SAOTA Director, Stefan Antoni has recently completed his home in Nettleton Road, overlooking Clifton, one of Cape Town’s famous beaches. The five storey home is a contemporary setting for life and art with the main living area on the top floor, incorporating a double volume space and panoramic views of the Atlantic Ocean. The boundary lines between inside and outside are blurred in a continuous transparent space that links the back garden opening directly onto Table Mountain National Park and the pool terrace which stretches out towards the sea in front.
Entry from Nettleton Road – the most sought-after street in South Africa – gives a carefully composed impression of four lower stories with tantalizing glimpses of two more levels towering above. The lower levels play host to six generous bedrooms, three of which can be interlinked for a family suite, and to a double volume entertainment space complete with spa, games and cinema. Principal living is at the very top of the building – an expansive, double-height open-plan space which houses kitchen, bar, dining, living and family rooms as well as a winter lounge, study and art studio at a mezzanine level.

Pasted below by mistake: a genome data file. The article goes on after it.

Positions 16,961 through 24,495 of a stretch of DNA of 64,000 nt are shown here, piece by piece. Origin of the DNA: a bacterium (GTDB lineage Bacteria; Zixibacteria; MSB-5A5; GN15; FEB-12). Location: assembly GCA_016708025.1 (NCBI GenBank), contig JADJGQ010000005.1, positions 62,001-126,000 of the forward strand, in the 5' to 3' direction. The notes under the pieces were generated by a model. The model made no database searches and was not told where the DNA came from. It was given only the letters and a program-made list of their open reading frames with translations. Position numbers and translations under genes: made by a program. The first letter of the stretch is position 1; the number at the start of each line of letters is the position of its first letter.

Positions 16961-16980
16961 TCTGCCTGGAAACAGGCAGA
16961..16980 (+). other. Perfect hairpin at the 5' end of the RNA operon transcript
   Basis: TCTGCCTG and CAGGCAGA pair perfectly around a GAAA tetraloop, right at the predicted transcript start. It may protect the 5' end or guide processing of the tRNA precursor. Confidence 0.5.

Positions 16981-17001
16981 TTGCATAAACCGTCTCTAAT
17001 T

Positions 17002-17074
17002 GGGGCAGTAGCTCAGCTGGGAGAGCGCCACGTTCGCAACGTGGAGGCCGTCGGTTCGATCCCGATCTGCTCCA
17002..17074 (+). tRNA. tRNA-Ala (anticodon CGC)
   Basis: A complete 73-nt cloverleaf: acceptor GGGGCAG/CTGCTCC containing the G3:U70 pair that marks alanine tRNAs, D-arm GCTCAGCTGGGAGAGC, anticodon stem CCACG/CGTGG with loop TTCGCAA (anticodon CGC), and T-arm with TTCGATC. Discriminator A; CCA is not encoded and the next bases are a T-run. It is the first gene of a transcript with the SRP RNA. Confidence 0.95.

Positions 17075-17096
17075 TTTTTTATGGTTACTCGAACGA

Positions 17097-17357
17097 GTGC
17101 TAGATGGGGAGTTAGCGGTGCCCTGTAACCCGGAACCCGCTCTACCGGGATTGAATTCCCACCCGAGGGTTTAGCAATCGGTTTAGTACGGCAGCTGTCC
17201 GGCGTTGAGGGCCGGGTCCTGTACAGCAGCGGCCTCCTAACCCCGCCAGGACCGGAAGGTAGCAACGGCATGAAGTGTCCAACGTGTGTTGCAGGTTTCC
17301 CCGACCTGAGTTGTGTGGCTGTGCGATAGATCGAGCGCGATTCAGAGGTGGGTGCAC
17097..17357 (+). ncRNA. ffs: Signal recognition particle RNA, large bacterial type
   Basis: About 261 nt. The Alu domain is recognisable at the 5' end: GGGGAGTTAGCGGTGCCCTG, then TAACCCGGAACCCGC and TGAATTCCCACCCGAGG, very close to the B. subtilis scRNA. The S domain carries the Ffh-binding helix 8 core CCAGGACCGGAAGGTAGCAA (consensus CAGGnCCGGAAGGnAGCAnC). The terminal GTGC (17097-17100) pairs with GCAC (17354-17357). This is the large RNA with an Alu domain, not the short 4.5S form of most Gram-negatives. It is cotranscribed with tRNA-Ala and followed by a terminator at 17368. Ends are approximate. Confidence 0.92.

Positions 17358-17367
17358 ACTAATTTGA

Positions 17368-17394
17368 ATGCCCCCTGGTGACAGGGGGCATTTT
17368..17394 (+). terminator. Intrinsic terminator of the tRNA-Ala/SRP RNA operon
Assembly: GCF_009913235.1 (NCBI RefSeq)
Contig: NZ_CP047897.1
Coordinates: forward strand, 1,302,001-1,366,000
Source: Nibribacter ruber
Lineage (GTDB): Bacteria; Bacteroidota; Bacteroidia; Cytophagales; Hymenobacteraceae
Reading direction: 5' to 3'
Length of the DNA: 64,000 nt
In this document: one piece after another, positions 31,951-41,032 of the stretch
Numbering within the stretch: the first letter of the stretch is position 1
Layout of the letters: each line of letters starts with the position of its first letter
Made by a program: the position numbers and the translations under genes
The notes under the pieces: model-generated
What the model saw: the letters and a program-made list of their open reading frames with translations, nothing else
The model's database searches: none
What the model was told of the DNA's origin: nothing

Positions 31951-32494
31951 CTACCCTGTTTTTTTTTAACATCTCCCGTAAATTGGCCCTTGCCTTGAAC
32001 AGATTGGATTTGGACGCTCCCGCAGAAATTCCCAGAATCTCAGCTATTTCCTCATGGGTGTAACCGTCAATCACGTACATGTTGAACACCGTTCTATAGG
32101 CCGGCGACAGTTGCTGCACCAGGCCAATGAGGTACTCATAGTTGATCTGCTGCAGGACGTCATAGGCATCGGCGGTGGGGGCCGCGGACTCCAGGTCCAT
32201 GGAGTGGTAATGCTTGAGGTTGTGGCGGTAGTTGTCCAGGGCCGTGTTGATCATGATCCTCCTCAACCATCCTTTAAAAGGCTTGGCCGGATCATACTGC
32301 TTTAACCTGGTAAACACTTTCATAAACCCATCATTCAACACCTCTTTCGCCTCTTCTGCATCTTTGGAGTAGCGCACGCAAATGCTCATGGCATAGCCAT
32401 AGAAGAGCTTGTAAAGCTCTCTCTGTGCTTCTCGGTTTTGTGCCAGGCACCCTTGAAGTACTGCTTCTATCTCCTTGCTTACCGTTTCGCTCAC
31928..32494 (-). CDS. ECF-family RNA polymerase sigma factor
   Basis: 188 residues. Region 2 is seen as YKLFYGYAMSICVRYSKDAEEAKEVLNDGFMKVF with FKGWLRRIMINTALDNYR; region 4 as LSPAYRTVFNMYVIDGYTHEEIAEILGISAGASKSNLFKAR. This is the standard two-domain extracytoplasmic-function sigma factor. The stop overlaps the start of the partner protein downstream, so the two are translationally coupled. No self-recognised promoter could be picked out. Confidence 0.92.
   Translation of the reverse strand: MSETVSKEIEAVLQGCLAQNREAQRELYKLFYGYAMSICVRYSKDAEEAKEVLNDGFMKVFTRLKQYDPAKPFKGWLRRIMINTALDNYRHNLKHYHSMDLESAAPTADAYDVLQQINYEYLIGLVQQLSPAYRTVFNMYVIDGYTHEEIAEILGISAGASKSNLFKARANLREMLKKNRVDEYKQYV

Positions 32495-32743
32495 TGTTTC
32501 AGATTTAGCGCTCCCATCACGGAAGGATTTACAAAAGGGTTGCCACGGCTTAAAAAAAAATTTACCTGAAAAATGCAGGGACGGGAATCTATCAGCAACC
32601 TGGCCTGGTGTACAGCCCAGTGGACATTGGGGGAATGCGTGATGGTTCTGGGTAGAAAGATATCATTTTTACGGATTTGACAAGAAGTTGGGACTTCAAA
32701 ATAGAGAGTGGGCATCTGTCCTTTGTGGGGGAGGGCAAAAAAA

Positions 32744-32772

The entrance façade responds to Le Corbusier’s definition of architecture as a “magnificent play of masses brought together in light” – and the journey through space and light that follows is clearly inspired by the Modernist movement. From the almost chiaroscuro treatment of the cavernous entrance hall the visitor is led upwards towards the generous light of the upper living levels. The spatial experience is similarly considered; the house feels like a robust, seamless form whose functions are defined by intersecting planes, ceilings and floor treatments. This concept is used from the macro scale of the bar whose glazed form slides dramatically out of the house, floating over the pool with a glass floor, to material scale of the rough concrete over the main lounge and the timber ceiling on the level below – which, in the true spirit of this house – is made from the very same blemished boards which shuttered the concrete above.
The masterful interplay of light, space and raw materiality in the house plays generous host to its other family – a considered collection of contemporary South African art. The lines between home and gallery are always blurred; and from the Paul Blomkamp tapestry and Paul Edmunds sculpture which animate the mystical entrance hall, to Porky Hefer’s playful (and inhabitable) “Blowfish” which floats within the double volume entertainment area, to the African masks worked into the dark walls over the kitchen, the collection is always carefully curated to work with the architecture. The interiors were created by ARRCC together with OKHA.